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  • Writer's pictureMelissa

Build Your Own Balloon Pump

Updated: Jul 2, 2021

Try this out for some fizzy fun! If you like it, be sure to check out the erupting lemonade post.


During this activity, vinegar and baking soda combine in a bottle to make carbon dioxide gas. You will trap this gas...and see what happens!


Supplies:

  • 1 glass beverage bottle

  • 1 funnel

  • 1 balloon

  • 1 twist tie

  • ½ tablespoon baking soda

  • ½ cup vinegar

Instructions:


1) Fit the mouth of your balloon over the end of the funnel and add 1/2 tablespoon baking soda to the balloon. Use a twist tie to keep the baking soda from falling out of the balloon too soon. A thin, inexpensive balloon (e.g. dollar store) works best here. If you have a sturdier balloon, I recommend inflating and deflating it once to stretch it out before adding the baking soda.


2) Pour the vinegar into the glass bottle. You can use a funnel for this, or just pour slowly. Can you smell the vinegar as you pour it into the bottle?


3) Keeping the twist tie in place, position the balloon on the neck of the glass bottle. Do your best to center the balloon opening over the top of the bottle, and to make sure the balloon is pulled down a bit over the neck of the bottle rather than perched on top.



4) Hold the glass bottle with one hand and notice how warm or cool the bottle feels. Remove the twist tie, stand the balloon up over the bottle and shake the balloon a bit to encourage all the baking soda to fall into the bottle.


5) What happens inside the bottle? Do you see bubbles? Do you hear fizzing noises? What happened to your balloon? Did it inflate more or less than you expected? How about the bottle - does it feel warmer or colder than when you started?

6) Cleanup - safe to rinse down the drain.

 

In this activity, you performed a chemical reaction. A chemical reaction happens when two or more different molecules combine to make new molecules.


Here is one way to describe your chemical reaction:


vinegar + baking soda → carbon dioxide + water + sodium acetate


Could you feel the bottle get a bit colder while the reaction was happening? This is an endothermic reaction. What does that mean? The amount of energy absorbed when vinegar and baking soda molecules break apart is greater than the amount of energy released when new bonds are formed to make carbon dioxide. You can tell that the reaction is endothermic because the contents of the bottle get colder as they fizz.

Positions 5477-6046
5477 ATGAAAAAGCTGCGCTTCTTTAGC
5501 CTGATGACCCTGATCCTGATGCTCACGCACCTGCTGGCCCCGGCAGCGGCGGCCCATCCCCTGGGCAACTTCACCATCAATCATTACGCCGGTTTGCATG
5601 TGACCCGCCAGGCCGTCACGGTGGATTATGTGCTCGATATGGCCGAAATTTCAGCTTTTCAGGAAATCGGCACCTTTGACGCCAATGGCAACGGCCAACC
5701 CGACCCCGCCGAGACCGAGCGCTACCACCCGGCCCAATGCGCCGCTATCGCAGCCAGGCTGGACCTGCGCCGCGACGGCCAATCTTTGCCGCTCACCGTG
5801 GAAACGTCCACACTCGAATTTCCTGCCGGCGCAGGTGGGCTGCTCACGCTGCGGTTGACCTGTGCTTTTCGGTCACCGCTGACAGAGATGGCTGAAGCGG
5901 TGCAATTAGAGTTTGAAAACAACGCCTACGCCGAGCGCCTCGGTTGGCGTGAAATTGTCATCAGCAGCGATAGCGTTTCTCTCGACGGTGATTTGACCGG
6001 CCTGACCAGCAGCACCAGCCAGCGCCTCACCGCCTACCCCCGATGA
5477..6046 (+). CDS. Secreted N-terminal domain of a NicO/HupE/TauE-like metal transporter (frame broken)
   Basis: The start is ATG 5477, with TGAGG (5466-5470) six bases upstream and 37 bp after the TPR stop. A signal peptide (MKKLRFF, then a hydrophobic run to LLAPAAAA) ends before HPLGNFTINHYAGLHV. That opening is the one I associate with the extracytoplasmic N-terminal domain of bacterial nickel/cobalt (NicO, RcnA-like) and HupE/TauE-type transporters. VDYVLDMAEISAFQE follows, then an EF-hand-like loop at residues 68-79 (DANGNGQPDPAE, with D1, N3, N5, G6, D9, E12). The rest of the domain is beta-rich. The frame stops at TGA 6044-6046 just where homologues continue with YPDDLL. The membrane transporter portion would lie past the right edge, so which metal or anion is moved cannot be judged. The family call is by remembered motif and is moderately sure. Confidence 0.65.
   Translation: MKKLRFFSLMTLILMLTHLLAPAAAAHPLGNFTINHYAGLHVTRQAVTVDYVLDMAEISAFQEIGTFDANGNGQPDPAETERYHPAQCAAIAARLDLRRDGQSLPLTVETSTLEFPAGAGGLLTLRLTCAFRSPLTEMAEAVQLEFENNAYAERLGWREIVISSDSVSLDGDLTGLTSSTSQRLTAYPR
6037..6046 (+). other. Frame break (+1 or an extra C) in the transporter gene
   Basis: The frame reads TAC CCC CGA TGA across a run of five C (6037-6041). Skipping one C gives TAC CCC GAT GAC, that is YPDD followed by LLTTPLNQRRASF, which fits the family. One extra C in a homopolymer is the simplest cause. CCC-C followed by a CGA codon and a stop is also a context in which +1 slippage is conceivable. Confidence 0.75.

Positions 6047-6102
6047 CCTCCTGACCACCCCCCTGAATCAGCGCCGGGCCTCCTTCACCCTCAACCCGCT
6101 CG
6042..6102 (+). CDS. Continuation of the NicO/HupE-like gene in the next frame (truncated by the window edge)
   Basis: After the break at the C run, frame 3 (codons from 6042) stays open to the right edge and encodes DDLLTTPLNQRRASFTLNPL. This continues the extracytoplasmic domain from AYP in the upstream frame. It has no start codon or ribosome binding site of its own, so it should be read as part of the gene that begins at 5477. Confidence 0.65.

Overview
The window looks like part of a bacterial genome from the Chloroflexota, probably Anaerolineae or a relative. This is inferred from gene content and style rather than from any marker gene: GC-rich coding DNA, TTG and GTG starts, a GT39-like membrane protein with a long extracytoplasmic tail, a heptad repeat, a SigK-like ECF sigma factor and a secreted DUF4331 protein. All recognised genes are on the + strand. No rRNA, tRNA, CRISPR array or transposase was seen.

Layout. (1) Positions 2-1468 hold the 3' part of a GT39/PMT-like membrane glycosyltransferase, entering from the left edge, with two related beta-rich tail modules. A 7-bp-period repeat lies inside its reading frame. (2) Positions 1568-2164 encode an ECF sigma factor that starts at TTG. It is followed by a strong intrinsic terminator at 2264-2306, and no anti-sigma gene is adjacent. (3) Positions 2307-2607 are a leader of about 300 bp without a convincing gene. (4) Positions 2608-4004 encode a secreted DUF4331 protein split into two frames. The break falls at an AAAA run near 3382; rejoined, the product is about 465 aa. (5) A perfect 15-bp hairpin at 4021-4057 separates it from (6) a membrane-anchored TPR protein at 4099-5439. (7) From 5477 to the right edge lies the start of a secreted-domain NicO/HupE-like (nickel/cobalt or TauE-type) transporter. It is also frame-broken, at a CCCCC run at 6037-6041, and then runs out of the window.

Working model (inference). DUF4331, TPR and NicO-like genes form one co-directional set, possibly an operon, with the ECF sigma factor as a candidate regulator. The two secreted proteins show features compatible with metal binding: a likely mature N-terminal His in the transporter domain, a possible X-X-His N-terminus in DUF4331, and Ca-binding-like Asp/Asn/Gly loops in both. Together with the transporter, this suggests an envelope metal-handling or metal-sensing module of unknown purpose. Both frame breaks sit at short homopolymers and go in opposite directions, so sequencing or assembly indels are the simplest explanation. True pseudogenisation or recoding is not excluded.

If the chemical reaction went to completion, all the vinegar and baking soda will be converted to new molecules: carbon dioxide gas, water, sodium ions and acetate ions. Can you see any baking soda? If you carefully remove the balloon (once the reaction has stopped bubbling) can you smell any vinegar inside the bottle? Based on your observations, did your chemical reaction proceed to completion?


If you haven't done so already - pinch the neck of the balloon to trap the gas inside, pull it off the bottle and tie a knot. How does the balloon feel? Is it heavier or lighter than you expected? If you have another balloon handy, you can inflate it to about the same size with your own air, and compare the two balloons. Do they feel the same, or does one balloon feel heavier than the other?


While humans exhale around 4 percent carbon dioxide, all the gas produced in the vinegar and baking soda reaction is carbon dioxide. There is some ambient air inside the bottle and the balloon before the reaction starts. Still, a balloon inflated by the chemical reaction-powered balloon pump is enriched for carbon dioxide, relative to a balloon inflated with exhaled air. If you thought the carbon dioxide-filled balloon felt heavier, that is because exhaled air is mostly made up of nitrogen gas and oxygen gas. Carbon dioxide gas is heavier than both of these gases. If you are interested in learning a little more about which molecules are in the air we inhale and exhale, check out this article from sciencing.com.


Click below to download a pdf of the Balloon Pump DIY science kit for easier printing.


balloon pump kit
.pdf
Download PDF • 44KB

Make messes, have fun and spread science joy!

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